Pierson v. Morris
IN THE UNITED STATES COURT OF APPEALS FOR THE FIFTH CIRCUIT United States Court of Appeals Fifth Circuit
No. 07-40730 Summary Calendar LORAN BRUCE PIERSON Petitioner-Appellant v. STEVE MORRIS, Warden Respondent-Appellee
June 19, 2008 Charles R. Fulbruge III Clerk
Appeal from the United States District Court for the Eastern District of Texas USDC No. 1:05-CV-203
Before KING, DAVIS, and CLEMENT, Circuit Judges. PER CURIAM:* Loran Bruce Pierson, federal prisoner # 61488-080, appeals the district court's denial of his 28 U.S.C. § 2241 petition. Pierson challenges the Bureau of Prison's authority to implement the Inmate Financial Responsibility Program (IFRP). He also seeks the appointment of counsel. This court reviews the district court's findings of fact for clear error and issues of law de novo. See Jeffers v. Chandler, 253 F.3d 827, 830 (5th Cir. 2001). Habeas relief cannot be had absent the deprivation of some right secured to the
Pursuant to 5TH CIR. R. 47.5, the court has determined that this opinion should not be published and is not precedent except under the limited circumstances set forth in 5TH CIR. R. 47.5.4.
No. 07-40730 petitioner by the United States Constitution or the laws of the United States. Orellana v. Kyle, 65 F.3d 29, 31 (5th Cir. 1995). Pierson has failed to adequately brief several of the issues that he places before this court. His assertions that the IFRP denies equal access to the courts and violates constitutional and statutory due process by usurping statutory provisions of Title 18 of the United States Code are inadequately briefed and are deemed abandoned. See Yohey v. Collins, 985 F.2d 222, 224-25 (5th Cir. 1993); Brinkmann v. Dallas County Deputy Sheriff Abner, 813 F.2d 744, 748 (5th Cir. 1987); FED. R. APP. P. 28(a)(9). Similarly, Pierson's assertion that the BOP has no inherent authority to create the IFRP or impose penalties for nonparticipation is inadequately briefed and deemed abandoned. Pierson's remaining arguments lack merit. Pierson's argument that procedural safeguards were not followed in his case is contradicted by evidence in the record and does not establish that a due process violation occurred. See Richardson v. Joslin, 501 F.3d 415, 418-19 (5th Cir. 2007); Dorman v. Thornburgh, 955 F.2d 57, 58-59 (5th Cir. 1992). Also, Pierson's reliance on Washington v. Reno, 35 F.3d 1093, 1096 (6th Cir. 1994), is misplaced as this case is not relevant to Pierson's arguments regarding the IFRP. Additionally,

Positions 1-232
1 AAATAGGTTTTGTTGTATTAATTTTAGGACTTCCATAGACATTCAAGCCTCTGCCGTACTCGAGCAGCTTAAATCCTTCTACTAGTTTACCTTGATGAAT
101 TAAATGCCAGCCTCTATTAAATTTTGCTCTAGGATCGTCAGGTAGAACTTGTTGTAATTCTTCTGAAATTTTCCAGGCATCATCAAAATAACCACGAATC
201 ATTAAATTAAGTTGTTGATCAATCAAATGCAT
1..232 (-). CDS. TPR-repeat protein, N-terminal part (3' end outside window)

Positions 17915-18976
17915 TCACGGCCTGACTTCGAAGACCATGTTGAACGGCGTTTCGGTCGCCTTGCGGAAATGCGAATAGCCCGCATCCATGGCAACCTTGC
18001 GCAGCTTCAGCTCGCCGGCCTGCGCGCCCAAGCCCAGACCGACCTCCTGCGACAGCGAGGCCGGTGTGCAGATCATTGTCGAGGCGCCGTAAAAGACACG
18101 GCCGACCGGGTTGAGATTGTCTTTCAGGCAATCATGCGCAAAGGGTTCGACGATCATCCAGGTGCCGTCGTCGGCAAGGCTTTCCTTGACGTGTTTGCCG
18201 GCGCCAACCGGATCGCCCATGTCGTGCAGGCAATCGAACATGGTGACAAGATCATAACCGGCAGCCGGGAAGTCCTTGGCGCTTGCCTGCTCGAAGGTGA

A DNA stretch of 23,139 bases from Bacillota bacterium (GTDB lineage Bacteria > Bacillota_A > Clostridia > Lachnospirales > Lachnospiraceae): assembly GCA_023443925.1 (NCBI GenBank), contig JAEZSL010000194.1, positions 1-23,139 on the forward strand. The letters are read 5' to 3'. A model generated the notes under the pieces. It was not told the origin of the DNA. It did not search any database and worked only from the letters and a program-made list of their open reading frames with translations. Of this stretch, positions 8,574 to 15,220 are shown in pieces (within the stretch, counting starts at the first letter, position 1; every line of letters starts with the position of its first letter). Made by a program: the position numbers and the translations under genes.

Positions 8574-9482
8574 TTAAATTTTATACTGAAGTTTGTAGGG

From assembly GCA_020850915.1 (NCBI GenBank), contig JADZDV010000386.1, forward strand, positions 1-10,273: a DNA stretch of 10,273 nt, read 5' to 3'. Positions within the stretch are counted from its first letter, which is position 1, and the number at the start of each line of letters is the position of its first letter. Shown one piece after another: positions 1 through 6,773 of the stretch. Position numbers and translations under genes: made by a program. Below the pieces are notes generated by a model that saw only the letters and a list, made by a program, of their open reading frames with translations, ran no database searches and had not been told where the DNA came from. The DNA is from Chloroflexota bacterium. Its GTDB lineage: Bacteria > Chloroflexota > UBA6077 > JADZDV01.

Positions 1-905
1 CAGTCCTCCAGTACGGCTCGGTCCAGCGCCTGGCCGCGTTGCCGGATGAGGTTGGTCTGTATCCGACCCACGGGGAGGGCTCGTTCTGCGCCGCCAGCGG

Pierson's assertion that he should be exempt from participation in the IFRP due to his handicap, which prevents him from working, does not address the district court's determination that although a the petitioner is unable to work because of his physical disabilities, regulations authorize the Bureau to consider funds received from sources other than prison work in determining whether an inmate is able to participate in the IFRP. This determination is supported by 28 C.F.R. § 545.11(b). Pierson argues in a conclusional fashion that increased limits on commissary spending set forth in the IFRP constitute unconstitutional ex post facto laws. Pierson's conclusional assertions do not establish that the changes to the IFRP made more burdensome the punishment that was imposed for his 2
No. 07-40730 crimes, and his assertions do not otherwise establish a violation of the Ex Post Facto Clause. See Collins v. Youngblood, 497 U.S. 37, 52 (1990); Proctor v. Cockrell, 283 F.3d 727, 733 (5th Cir. 2002). He has therefore failed to establish a violation of the Ex Post Facto Clause. Finally, Pierson alleges that the judgment does not match the sentencing transcript because the sentencing transcript does not indicate that the fines and penalties were due immediately. This attack on the judgment of conviction is not properly brought in this § 2241 proceeding. See Jeffers v. Chandler, 253 F.2d 827, 830 (5th Cir. 2001). Pierson has failed to establish that he has been deprived of some right secured to him by the United States Constitution or the laws of the United States. See Orellana, 65 F.3d at 31. The judgment of the district court is therefore AFFIRMED. This is not a case in which the interests of justice warrant the appointment of counsel. See Schwander v. Blackburn, 750 F.2d 494, 502 (5th Cir. 1985). Pierson's motion for appointment of counsel is therefore DENIED.
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